Housing secretary tells philosopher: ’You still have so much more to give’
Roger Scruton is rejoining the government’s Building Better, Building Beautiful Commission three months after being sacked from his unpaid role as its chair by housing secretary James Brokenshire.
The move is being described by some newspapers as Theresa May’s last act as prime minister.
BD reported last week that the philosopher – regarded as a bête noire by many architects – would be invited to return in some capacity after it emerged that the magazine interview which prompted his downfall had misrepresented him.
Less than a month after firing Scruton, Brokenshire admitted that he regretted the decision – made hours after the New Statesman published an interview that portrayed him as having made controversial comments about Islamophobia and antisemitism.
Tapes of the interview subsequently revealed that the magazine had taken some comments out of context.
Brokenshire and Scruton met earlier this month and the philosopher said he had accepted the invitation to return to the commission as co-chair with Nicholas Boys Smith, who has been acting as its interim chair.
Scruton also released the text of a letter from the housing secretary, following up on the meeting.
In it, Brokenshire acknowledges the important role Scruton played in the commission’s work until April, and views the panel’s interim report – published earlier this month – as a key reference point from which to move forward.
“You have already been so influential in advancing this vision and I hope you will be able to play a leading role as the commission embarks on the next phase of its work,” he said.
“I would be pleased to see you re-appointed back to the commission. It was helpful to receive your thoughts on this and what form this might take – including the suggestion that I consider appointing you as the commission’s co-chair alongside Nicholas Boys Smith.
“There is no doubt that Nicholas has done an incredible job in chairing the commission over recent weeks and in achieving consensus with his fellow commissioners on the interim recommendations. I know we both have the highest regard for him.”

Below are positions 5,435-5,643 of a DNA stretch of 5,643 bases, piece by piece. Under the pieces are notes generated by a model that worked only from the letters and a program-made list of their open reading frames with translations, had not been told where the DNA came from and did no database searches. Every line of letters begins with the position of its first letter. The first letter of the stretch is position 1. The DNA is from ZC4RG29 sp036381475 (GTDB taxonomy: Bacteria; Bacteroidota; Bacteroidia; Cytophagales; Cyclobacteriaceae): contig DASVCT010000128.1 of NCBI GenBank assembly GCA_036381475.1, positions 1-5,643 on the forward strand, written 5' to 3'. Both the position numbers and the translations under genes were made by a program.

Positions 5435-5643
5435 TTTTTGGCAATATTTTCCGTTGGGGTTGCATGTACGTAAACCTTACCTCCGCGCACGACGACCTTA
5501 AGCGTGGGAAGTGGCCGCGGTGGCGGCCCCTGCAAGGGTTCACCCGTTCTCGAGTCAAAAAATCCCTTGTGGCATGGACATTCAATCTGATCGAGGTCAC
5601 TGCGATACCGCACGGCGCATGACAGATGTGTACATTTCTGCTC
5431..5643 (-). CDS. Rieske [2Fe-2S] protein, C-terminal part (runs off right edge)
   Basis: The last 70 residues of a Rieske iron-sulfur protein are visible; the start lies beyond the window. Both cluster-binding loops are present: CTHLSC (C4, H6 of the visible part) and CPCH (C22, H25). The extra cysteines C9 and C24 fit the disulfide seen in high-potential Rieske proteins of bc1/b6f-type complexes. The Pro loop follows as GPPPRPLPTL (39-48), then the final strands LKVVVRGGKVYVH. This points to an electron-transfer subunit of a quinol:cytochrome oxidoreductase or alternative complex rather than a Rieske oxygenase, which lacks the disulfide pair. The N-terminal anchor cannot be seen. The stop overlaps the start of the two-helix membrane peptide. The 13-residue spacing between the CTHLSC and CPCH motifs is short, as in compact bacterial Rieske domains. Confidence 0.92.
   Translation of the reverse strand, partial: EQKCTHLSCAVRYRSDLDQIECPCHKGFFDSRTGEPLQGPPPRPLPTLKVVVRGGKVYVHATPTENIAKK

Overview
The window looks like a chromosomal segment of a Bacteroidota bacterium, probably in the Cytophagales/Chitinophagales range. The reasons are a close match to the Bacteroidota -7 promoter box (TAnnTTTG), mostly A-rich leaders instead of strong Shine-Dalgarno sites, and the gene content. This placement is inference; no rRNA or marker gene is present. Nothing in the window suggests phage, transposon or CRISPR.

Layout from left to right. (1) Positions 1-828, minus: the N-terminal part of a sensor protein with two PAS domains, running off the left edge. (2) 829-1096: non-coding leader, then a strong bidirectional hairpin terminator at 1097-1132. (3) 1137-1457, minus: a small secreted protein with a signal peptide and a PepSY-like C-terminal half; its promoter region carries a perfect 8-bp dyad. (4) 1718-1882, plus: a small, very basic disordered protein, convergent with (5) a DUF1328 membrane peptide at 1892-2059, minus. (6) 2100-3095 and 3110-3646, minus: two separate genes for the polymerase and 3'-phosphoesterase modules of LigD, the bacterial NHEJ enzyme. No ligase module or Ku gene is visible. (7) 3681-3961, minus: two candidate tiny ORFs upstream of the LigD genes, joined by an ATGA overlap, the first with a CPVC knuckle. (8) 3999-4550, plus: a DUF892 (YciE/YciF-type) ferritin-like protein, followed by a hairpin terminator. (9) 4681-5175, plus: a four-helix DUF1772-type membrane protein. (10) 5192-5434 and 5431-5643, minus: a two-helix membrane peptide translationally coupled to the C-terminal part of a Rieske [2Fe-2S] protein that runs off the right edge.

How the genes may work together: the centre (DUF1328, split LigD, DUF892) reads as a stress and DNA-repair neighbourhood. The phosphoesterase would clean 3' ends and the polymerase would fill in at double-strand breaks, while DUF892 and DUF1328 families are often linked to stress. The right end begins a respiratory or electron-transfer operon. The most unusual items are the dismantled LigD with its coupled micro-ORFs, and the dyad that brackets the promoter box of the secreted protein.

Brokenshire said he would be delighted if Scruton returned as commission co-chair.
“I know that you still have so much more to give and hope this may also help to put things right after the regrettable events of recent months,” he said.
In his reply, Scruton said: ”Thank you for your letter offering to bring me back on to the commission. I think the suggestion that Nicholas and I be joint chairs is a very good one, since we work together well, and we could bring the job to a successful conclusion. And I am so pleased that all has been resolved in a friendly way and we can return to the matter in hand, which is so important.”
Less than three weeks after Scruton’s sacking, Brokenshire admitted in a radio interview that he had not spoken to the academic before giving him the boot from the BBBBC.
Scruton had hand picked his fellow commissioners, all of whom are tasked with advising the government on ways to promote good design and in the process drive public support for new development.
While the commission attracted scorn from much of the architecture sector, its interim report was better received than many anticipated.
Both RIBA president Ben Derbyshire and Design Council chief executive Sarah Weir applauded many of the report’s 30 “policy propositions”.
Nevertheless, Derbyshire pointed out that many of the ideas were contingent on local authority planning departments being properly resourced.
The commission is due to give a final report by the end of the year.